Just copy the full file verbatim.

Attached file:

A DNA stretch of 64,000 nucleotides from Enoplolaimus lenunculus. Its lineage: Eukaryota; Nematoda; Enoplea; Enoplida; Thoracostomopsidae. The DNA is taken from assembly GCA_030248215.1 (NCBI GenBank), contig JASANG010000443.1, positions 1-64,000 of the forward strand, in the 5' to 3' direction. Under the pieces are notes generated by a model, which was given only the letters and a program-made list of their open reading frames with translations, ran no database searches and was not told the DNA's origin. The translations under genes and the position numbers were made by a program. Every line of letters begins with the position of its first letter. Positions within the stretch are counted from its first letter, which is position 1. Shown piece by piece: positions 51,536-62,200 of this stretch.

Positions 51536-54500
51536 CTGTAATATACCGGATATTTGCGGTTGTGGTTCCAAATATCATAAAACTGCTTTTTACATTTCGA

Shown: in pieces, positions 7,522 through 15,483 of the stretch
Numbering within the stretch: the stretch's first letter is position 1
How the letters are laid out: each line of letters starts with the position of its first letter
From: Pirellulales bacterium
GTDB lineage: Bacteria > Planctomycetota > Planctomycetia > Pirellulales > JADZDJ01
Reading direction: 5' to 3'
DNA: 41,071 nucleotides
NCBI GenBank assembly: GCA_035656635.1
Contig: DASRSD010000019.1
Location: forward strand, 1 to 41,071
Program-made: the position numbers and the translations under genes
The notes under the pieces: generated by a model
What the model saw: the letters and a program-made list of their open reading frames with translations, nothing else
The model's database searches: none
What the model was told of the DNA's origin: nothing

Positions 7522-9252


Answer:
A DNA stretch of 64,000 nucleotides from Enoplolaimus lenunculus. Its lineage: Eukaryota; Nematoda; Enoplea; Enoplida; Thoracostomopsidae. The DNA is taken from assembly GCA_030248215.1 (NCBI GenBank), contig JASANG010000443.1, positions 1-64,000 of the forward strand, in the 5' to 3' direction. Under the pieces are notes generated by a model, which was given only the letters and a program-made list of their open reading frames with translations, ran no database searches and was not told the DNA's origin. The translations under genes and the position numbers were made by a program. Every line of letters begins with the position of its first letter. Positions within the stretch are counted from its first letter, which is position 1. Shown piece by piece: positions 51,536-62,200 of this stretch.

Positions 51536-54500
51536 CTGTAATATACCGGATATTTGCGGTTGTGGTTCCAAATATCATAAAACTGCTTTTTACATTTCGA

Shown: in pieces, positions 7,522 through 15,483 of the stretch
Numbering within the stretch: the stretch's first letter is position 1
How the letters are laid out: each line of letters starts with the position of its first letter
From: Pirellulales bacterium
GTDB lineage: Bacteria > Planctomycetota > Planctomycetia > Pirellulales > JADZDJ01
Reading direction: 5' to 3'
DNA: 41,071 nucleotides
NCBI GenBank assembly: GCA_035656635.1
Contig: DASRSD010000019.1
Location: forward strand, 1 to 41,071
Program-made: the position numbers and the translations under genes
The notes under the pieces: generated by a model
What the model saw: the letters and a program-made list of their open reading frames with translations, nothing else
The model's database searches: none
What the model was told of the DNA's origin: nothing

Positions 7522-9252